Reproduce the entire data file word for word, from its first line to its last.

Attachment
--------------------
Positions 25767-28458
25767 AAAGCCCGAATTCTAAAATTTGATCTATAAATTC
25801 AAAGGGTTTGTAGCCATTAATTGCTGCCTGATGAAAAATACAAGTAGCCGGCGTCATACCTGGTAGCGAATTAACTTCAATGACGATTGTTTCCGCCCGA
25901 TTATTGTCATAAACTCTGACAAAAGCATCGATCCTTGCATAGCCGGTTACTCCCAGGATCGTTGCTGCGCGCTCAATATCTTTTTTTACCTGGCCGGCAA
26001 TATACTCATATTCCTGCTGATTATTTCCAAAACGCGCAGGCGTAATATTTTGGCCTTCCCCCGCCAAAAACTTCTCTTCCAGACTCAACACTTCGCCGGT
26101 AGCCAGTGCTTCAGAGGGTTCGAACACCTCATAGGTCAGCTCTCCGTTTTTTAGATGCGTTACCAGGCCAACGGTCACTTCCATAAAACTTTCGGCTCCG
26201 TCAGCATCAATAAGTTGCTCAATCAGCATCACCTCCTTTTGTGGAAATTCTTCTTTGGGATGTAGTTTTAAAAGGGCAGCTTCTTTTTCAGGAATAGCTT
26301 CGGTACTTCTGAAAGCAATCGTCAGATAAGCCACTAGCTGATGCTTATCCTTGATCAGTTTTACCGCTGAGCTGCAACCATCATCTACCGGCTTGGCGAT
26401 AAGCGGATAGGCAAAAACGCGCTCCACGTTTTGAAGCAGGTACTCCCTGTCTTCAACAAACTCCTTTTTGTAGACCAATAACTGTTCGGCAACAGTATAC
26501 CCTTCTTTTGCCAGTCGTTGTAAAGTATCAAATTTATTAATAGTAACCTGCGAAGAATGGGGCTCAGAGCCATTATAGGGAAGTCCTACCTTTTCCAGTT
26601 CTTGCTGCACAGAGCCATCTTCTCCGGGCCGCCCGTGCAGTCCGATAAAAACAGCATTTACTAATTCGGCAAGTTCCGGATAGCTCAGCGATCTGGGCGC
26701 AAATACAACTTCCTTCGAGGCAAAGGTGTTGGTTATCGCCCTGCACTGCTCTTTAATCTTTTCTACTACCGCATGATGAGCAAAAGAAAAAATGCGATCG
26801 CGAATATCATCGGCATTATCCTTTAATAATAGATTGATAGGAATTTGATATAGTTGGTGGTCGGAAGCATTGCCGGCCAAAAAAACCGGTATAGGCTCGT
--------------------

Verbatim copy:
Positions 25767-28458
25767 AAAGCCCGAATTCTAAAATTTGATCTATAAATTC
25801 AAAGGGTTTGTAGCCATTAATTGCTGCCTGATGAAAAATACAAGTAGCCGGCGTCATACCTGGTAGCGAATTAACTTCAATGACGATTGTTTCCGCCCGA
25901 TTATTGTCATAAACTCTGACAAAAGCATCGATCCTTGCATAGCCGGTTACTCCCAGGATCGTTGCTGCGCGCTCAATATCTTTTTTTACCTGGCCGGCAA
26001 TATACTCATATTCCTGCTGATTATTTCCAAAACGCGCAGGCGTAATATTTTGGCCTTCCCCCGCCAAAAACTTCTCTTCCAGACTCAACACTTCGCCGGT
26101 AGCCAGTGCTTCAGAGGGTTCGAACACCTCATAGGTCAGCTCTCCGTTTTTTAGATGCGTTACCAGGCCAACGGTCACTTCCATAAAACTTTCGGCTCCG
26201 TCAGCATCAATAAGTTGCTCAATCAGCATCACCTCCTTTTGTGGAAATTCTTCTTTGGGATGTAGTTTTAAAAGGGCAGCTTCTTTTTCAGGAATAGCTT
26301 CGGTACTTCTGAAAGCAATCGTCAGATAAGCCACTAGCTGATGCTTATCCTTGATCAGTTTTACCGCTGAGCTGCAACCATCATCTACCGGCTTGGCGAT
26401 AAGCGGATAGGCAAAAACGCGCTCCACGTTTTGAAGCAGGTACTCCCTGTCTTCAACAAACTCCTTTTTGTAGACCAATAACTGTTCGGCAACAGTATAC
26501 CCTTCTTTTGCCAGTCGTTGTAAAGTATCAAATTTATTAATAGTAACCTGCGAAGAATGGGGCTCAGAGCCATTATAGGGAAGTCCTACCTTTTCCAGTT
26601 CTTGCTGCACAGAGCCATCTTCTCCGGGCCGCCCGTGCAGTCCGATAAAAACAGCATTTACTAATTCGGCAAGTTCCGGATAGCTCAGCGATCTGGGCGC
26701 AAATACAACTTCCTTCGAGGCAAAGGTGTTGGTTATCGCCCTGCACTGCTCTTTAATCTTTTCTACTACCGCATGATGAGCAAAAGAAAAAATGCGATCG
26801 CGAATATCATCGGCATTATCCTTTAATAATAGATTGATAGGAATTTGATATAGTTGGTGGTCGGAAGCATTGCCGGCCAAAAAAACCGGTATAGGCTCGT